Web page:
Money Observer’s Prudent Parent on the long-winded process that is the consolidation of pension pots.
My better half has accomplished something most people give up on or forget about after a couple of days or weeks at the start of each year: she has completed a New Year’s resolution. While I vowed, and failed, to cut down on pasta, Ms C set about consolidating pension pots from previous employers into a self-invested personal pension.
This mundane yet important exercise can be carried out at any time, but it has proved to be a tedious process, having taken many months – it was only completed in late September. There were only two other pension pots to track down, but watching from a distance, the whole process appeared both cumbersome and painfully monotonous, a bit like Brexit. Given that the average millennial is expected to work in 12 jobs over their lifetime, things need to become more streamlined.
Thankfully, the launch of the much-delayed pensions dashboard, a technological initiative that will allow people to view all their pensions in one place, should speed up the process when it is fully up and running, although that may not be until 2023.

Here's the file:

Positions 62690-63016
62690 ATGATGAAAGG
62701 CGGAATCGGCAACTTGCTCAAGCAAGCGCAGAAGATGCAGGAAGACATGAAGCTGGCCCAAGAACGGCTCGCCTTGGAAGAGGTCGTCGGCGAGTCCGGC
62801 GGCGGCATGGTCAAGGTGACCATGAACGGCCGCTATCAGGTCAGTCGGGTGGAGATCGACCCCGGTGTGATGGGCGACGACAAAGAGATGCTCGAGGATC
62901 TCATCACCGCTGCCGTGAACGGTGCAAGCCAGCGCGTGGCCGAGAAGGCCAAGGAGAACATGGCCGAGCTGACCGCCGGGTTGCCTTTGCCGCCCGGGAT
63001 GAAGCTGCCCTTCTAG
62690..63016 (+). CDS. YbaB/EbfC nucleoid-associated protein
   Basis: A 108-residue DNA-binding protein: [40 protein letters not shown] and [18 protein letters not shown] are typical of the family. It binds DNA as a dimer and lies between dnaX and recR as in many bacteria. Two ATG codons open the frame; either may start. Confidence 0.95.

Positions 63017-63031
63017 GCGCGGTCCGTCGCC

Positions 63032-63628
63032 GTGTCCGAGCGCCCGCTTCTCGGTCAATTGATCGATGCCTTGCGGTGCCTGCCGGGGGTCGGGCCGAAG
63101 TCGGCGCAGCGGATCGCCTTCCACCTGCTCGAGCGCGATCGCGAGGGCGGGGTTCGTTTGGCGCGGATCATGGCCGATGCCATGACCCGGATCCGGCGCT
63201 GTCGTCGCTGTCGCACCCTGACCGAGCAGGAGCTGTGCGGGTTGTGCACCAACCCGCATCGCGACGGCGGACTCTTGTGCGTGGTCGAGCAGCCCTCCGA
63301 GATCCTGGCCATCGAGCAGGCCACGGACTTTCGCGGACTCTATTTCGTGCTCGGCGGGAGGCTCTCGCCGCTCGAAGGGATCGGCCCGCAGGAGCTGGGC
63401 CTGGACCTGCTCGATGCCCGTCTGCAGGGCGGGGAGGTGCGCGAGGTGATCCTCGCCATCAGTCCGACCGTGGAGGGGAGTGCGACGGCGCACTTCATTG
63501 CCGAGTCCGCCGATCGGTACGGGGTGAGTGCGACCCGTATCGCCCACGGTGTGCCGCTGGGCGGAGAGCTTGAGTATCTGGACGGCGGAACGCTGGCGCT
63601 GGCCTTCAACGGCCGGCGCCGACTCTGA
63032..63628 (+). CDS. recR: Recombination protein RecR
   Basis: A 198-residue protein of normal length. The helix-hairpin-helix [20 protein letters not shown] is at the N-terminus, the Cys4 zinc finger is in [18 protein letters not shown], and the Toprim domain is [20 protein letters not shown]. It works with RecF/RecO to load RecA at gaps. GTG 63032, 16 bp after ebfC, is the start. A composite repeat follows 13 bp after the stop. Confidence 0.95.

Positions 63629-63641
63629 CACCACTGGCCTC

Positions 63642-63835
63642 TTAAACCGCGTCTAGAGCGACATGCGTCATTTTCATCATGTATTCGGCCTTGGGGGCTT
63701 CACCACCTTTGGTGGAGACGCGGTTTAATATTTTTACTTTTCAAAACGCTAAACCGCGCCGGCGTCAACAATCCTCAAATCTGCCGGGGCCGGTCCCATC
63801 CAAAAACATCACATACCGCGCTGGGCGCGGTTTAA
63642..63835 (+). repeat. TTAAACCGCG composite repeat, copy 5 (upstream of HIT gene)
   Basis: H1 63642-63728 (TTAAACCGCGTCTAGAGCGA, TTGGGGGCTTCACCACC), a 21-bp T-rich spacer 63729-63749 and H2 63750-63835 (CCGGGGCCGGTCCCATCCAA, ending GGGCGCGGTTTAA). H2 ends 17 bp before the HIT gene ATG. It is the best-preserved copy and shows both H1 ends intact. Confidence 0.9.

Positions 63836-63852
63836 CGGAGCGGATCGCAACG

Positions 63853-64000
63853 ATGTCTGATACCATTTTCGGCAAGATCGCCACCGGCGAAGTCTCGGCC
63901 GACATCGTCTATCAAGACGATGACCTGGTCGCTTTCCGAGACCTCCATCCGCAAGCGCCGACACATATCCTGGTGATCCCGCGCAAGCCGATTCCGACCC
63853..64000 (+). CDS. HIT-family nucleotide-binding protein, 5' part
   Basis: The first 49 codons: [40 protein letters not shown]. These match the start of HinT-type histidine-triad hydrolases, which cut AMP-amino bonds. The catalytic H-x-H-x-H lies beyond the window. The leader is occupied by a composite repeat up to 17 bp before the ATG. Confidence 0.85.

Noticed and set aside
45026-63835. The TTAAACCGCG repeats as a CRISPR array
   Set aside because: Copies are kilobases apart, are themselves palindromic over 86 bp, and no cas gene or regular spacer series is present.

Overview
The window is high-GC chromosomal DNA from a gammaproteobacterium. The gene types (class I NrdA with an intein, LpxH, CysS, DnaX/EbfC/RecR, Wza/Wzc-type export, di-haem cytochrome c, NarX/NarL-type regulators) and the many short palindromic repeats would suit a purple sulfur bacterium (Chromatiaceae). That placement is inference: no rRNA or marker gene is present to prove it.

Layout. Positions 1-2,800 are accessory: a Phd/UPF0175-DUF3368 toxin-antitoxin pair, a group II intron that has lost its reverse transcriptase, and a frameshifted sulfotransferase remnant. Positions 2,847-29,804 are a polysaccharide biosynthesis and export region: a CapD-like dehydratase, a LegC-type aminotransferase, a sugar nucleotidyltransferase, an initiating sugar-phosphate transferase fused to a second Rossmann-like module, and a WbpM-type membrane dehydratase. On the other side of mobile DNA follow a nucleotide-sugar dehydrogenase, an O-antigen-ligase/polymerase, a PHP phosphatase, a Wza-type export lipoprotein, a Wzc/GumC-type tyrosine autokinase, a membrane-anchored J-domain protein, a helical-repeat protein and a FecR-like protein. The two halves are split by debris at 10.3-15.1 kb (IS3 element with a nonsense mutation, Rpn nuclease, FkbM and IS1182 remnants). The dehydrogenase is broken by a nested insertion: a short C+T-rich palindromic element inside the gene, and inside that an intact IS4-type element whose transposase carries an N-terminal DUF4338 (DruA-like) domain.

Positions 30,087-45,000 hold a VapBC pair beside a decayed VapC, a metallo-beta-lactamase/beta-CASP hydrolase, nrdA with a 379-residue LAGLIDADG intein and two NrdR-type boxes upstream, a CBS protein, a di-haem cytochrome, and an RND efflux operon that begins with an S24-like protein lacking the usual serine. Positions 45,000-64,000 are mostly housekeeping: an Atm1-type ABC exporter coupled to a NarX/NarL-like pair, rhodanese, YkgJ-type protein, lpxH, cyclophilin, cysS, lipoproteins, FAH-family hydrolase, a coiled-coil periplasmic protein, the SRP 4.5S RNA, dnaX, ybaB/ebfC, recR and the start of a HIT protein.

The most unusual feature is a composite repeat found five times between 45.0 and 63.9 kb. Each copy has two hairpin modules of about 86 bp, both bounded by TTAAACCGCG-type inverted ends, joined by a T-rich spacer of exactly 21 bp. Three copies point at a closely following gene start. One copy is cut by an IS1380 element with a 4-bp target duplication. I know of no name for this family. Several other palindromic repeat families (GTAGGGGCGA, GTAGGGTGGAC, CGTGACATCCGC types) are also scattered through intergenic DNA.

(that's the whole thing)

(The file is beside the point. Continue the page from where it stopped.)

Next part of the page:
Perhaps when my two-year-old son enters the workforce, looking up pension information will be as swift and easy a process as online banking. After all, banks are required to switch customers within seven days. I won’t hold my breath though, as pension firms have to wade through a lot of tax-related bureaucracy to complete the process.
Such problems will not be solved until the role of pension minister stops being used in a game of musical chairs; since Iain Duncan Smith stepped down in March 2016 there have been six pension ministers.
It’s worth mentioning that while pension consolidation is generally a valuable (if wearisome) exercise, there are certain circumstances in which you really should think twice about it. Steve Webb explains all here in his Pension Clinic.